Jacinta Fox took part in the 2011 Crossroads walk.

Jacinta Fox took part in the 2011 Crossroads walk.

Could you imagine giving up your entire summer to raise awareness of the abortion issue in Canada? What if that summer was spent walking across Canada, through cities and forests, rain or shine? Approximately ten young people on the Crossroads Canada team are doing just that. They began traveling from Vancouver on May 18, and will end in Ottawa on August 9, with a rally on Parliament Hill the following day.

The annual Crossroads walk began in Steubenville, Ohio, in 1995. Steve Sanborn, then a student at Franciscan University, was looking for a way to respond to Pope John Paul II’s call for youth to become active in promoting a culture of life. Four simultaneous walks take place in the United States, all ending in the nation’s capital of Washington, D.C. In 2007, six youth (including two Americans) became the first Crossroads walkers in Canada, with a 5,000 walk from the Pacific coast to the nation’s capital. Crossroads walks have now spread outside of North America. The first Australian team journeyed from Brisbane to Melbourne this past December and January. There was an Irish trek in 2011.

2011 Crossroads Canada participant Jacinta Fox, now 20 years old and a former student at our Lady Seat of Wisdom Academy, recently spoke to The Interim about her experience. That summer, she “wanted to get away” and go on some kind of “pilgrimage.” Then, 18-year-old Fox was inspired by previous walkers giving up their summer for the “noble and worthy cause” of life.

However, a worthy cause did not automatically make for an easy trip. “For the first two weeks, my feet killed me.” she said. “Living in an RV with 12 other people, half of them guys, meant you had no privacy. There were some nights when we went without showers, and we had to deal with mosquitoes and blackflies.”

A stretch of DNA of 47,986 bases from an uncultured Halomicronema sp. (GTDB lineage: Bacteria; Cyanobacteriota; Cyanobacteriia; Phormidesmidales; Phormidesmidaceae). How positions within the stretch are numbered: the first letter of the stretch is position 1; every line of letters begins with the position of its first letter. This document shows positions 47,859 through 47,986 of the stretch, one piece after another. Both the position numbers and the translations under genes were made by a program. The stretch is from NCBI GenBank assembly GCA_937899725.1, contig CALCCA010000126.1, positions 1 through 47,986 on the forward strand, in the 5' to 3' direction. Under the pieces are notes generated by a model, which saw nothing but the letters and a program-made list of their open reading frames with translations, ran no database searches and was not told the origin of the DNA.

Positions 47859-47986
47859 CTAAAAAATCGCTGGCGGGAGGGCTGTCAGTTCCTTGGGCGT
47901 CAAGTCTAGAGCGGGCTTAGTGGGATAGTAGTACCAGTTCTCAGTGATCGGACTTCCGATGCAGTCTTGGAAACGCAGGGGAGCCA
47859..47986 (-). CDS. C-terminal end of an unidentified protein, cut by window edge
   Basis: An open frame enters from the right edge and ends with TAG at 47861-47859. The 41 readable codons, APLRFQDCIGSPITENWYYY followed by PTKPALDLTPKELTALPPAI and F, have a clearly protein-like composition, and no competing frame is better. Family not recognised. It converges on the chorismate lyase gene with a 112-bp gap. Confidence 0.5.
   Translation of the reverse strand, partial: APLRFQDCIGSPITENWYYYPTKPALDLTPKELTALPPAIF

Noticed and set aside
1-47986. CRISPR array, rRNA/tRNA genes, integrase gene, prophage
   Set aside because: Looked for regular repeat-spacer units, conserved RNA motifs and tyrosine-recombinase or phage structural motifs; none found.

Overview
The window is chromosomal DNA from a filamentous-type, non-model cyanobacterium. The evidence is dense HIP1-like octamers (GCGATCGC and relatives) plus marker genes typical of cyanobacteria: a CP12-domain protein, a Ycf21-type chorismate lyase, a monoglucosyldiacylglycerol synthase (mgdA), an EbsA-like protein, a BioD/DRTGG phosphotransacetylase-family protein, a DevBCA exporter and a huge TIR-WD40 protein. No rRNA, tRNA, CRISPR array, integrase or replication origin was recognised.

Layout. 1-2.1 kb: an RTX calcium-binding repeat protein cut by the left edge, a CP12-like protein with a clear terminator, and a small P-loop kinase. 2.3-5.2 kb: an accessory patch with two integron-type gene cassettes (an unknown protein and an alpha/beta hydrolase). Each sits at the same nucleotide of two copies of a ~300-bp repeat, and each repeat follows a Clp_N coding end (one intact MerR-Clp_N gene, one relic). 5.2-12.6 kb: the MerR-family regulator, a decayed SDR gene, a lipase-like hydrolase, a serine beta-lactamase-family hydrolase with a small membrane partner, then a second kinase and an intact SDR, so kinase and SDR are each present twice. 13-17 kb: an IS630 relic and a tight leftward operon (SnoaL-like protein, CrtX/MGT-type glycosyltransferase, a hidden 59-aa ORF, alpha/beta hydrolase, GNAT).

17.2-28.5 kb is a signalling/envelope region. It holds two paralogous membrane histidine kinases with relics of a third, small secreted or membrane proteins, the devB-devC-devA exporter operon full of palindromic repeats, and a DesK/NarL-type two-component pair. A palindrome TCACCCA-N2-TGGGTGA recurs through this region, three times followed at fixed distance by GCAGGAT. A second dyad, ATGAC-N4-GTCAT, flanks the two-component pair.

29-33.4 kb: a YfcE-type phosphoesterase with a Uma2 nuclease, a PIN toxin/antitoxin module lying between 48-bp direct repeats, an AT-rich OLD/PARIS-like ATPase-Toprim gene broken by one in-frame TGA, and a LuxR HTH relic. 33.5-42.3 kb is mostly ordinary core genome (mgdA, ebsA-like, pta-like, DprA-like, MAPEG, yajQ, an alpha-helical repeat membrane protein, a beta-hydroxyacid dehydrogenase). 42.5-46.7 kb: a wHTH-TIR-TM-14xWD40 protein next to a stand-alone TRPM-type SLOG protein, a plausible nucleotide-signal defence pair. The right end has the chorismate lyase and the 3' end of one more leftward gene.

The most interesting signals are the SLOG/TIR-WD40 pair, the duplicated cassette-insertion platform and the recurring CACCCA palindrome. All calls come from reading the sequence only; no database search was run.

Individual walkers cover half of a ten-hour shift, of which there are two per day. The groups rotate to keep energy levels up – when one is on the road, the other is resting. The missionaries attend daily Mass and speak to parishes about their journey every weekend, encouraging them to stand up for the preborn. They also give media interviews, and engage in other activism along the way, such as prayer and sidewalk counseling near abortion facilities. Typically, participants stay with host families on weekends and at campgrounds and church areas during the week.

Fox knew her efforts were paying off once she began visiting churches and seeing how supportive they were of the team’s mission. There was “constant support – from people on the streets, parishes, and their priests.” She witnessed “huge displays of generosity” when some people “gave up their homes” to let walkers stay for the weekend. “It was amazing,” she said.

Churchgoers were not the only ones whose eyes were opened throughout Crossroads. Fox, who is working as an intern at Campaign Life Coalition this summer, and her fellow walkers had many opportunities to speak to the public about the pro-life movement. For the most part, “people were curious, asking ‘what are you doing?’ or ‘what does pro-life mean’?” Many were “very supportive,” like those who opened their homes to the missionaries. Occasionally, there were “disagreeable people,” but the group’s prayerful demeanor and silent witness meant that those who opposed their work had “something to look at.” Fox said that abortion supporters “almost couldn’t get angry, because the violence (of abortion) wasn’t shown.”

Fox is following this year’s walk – one of her best friends is participating – and is very “proud and excited” for current attendees. She still keeps in contact with most of the people she traveled with, since a lot of them attended the same school. By the end of the walk, the 12 young people had become “very close. There was a lot of bonding.”

The experience helped her to look at pro-life activism “in a more peaceful way.” Fox became more aware of the “apathy” Canada has towards the pro-life movement, even in churches. The lack of attention was “sad” because “some people didn’t seem to care.” She remembered some of the reactions from cars passing by. Happy people would honk car horns and smile, but if the team couldn’t see that, “at least angry people are showing some emotion.”